University researchers from Hong Kong and China created an application called DeepFaceDrawing that "allows users with little training in drawing to produce high-quality images from rough or even incomplete freehand sketches."
Image: YouTube Read the rest
· Rock, in the style of Elvis Presley - OpenAI Jukebox
Open AI, the same organization that created the GPT-2 language model (try it here) which generates coherent stories from a text prompt, just released a new application called Jukebox, "a neural net that generates music, including rudimentary singing, as raw audio in a variety of genres and artist styles."
Some of the songs are pretty good, and very strange as only neural nets are.
Photo by Spencer Imbrock on Unsplash Read the rest
"Aw yeah it's time for cookies," writes AI ringmaster Janelle Shane (previously at BB).
One neural network I use, called textgenrnn, tries its best to imitate any kind of text you give it. I’ve given them paint colors, band names, and even guinea pig names and in each case their results are somewhat… mixed. (Paint colors called Stanky Bean, Stargoon, and Turdly, for example) The problem is that it doesn’t know what any of these words mean - it’s just picking letter combinations that seem likely to it.
This is what happened when I gave it all the cookies from a list of American recipes. This is what human cookies sound like to a neural network.
Previously, previously. Read the rest
Dan Hon (perfecting earlier work by Tom Taylor) trained an AI on the vast corpus of British place names, then set it loose. The results are amazing, illustrative of an uncannily human humor seemingly at work, something you'd never get from the standard syllable-randomizing place name generators of yore.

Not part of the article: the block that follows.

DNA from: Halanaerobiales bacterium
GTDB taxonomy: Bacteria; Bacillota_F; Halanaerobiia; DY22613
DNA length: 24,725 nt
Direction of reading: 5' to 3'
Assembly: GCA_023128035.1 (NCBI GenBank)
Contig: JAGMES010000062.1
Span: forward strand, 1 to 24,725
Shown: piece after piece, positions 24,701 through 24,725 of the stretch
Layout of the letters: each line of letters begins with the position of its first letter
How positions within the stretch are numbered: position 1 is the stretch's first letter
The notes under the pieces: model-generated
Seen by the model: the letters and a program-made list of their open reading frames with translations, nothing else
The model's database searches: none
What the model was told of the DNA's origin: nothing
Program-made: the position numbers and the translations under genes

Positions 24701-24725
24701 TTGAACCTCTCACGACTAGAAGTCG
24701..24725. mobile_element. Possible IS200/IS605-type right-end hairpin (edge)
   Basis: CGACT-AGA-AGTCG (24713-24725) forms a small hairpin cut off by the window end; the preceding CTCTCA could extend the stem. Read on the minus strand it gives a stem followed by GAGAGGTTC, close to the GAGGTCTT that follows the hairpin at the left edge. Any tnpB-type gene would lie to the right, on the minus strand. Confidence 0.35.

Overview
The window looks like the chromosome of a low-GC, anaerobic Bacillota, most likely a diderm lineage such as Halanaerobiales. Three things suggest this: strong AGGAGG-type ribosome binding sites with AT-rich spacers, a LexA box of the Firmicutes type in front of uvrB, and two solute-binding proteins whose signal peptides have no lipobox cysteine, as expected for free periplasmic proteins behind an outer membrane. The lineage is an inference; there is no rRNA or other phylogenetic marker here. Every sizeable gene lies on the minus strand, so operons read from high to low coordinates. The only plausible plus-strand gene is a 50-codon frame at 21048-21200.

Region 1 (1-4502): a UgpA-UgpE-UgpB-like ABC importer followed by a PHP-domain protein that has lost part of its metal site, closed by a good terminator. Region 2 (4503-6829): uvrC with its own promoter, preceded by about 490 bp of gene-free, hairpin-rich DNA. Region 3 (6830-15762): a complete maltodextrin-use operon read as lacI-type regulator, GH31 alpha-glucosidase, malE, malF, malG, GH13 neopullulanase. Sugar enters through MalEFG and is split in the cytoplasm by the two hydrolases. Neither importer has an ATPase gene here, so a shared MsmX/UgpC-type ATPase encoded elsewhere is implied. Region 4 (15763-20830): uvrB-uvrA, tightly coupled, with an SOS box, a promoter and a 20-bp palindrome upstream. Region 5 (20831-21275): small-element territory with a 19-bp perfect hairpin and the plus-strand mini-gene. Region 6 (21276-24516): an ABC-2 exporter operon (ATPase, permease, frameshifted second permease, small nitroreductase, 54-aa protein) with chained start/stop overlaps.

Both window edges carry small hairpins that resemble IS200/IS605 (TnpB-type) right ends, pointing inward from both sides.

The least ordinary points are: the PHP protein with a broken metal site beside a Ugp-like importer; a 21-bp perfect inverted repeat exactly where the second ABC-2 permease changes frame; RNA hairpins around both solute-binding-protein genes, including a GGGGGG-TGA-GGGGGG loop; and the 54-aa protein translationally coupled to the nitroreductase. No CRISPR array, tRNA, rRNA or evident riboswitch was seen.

"There aren’t as many cocks as you’d think," he writes.
My favorites: Brotters Common, Boll of Binclestead, Farton Green Pear End, Weston Parpenham, Sutsy Compton, Stoke of Inch, Kinindworthorpe Marmile, Rastan-on-croan, Fuckley, Fapton, Waterwitherwell.
See also Hon's AI trained to generate Ask Metafilter post titles.
Surely neural-net-generated Liffs are next. Read the rest
Research scientist Janelle Shane writes: "I’ve been training a neural network (based on this open-source neural network framework from Andrej Karpathy) on datasets from recipes, to lists of Pokemon, to superhero names. I decided to see if it could invent names for new fruit varieties - I fed it a list of apple, peach, pear, plum, and cherry varieties, and asked it to generate more."
Horking Read the rest
Google's neural net is amazingly good at figuring out what you draw. In this game, it correctly guessed five out of six doodles I drew: cookie, saw, scissors, beach, grass. It missed watermelon. Read the rest
Take one Google Inceptionism neural-net system, which, when fed its own output over and over, begins to hallucinate dogish-lizardoids in random noise; add one supercut of cheese-porn pizza ads; stir thoroughly and strain. (via JWZ) Read the rest
Since Cory posted about the Deep Dream image recognition algorithm last month (and Rob earlier today) it's inspired an explosion of iterations like Roelof Pieters' DeepDreamed Fear & Loathing in Las Vegas. Read the rest
In "Inceptionism," scientists at Google Research describe their work training neural nets with sets of images, then tweaking the "layers" of neural net nodes to produce weird outcomes. Read the rest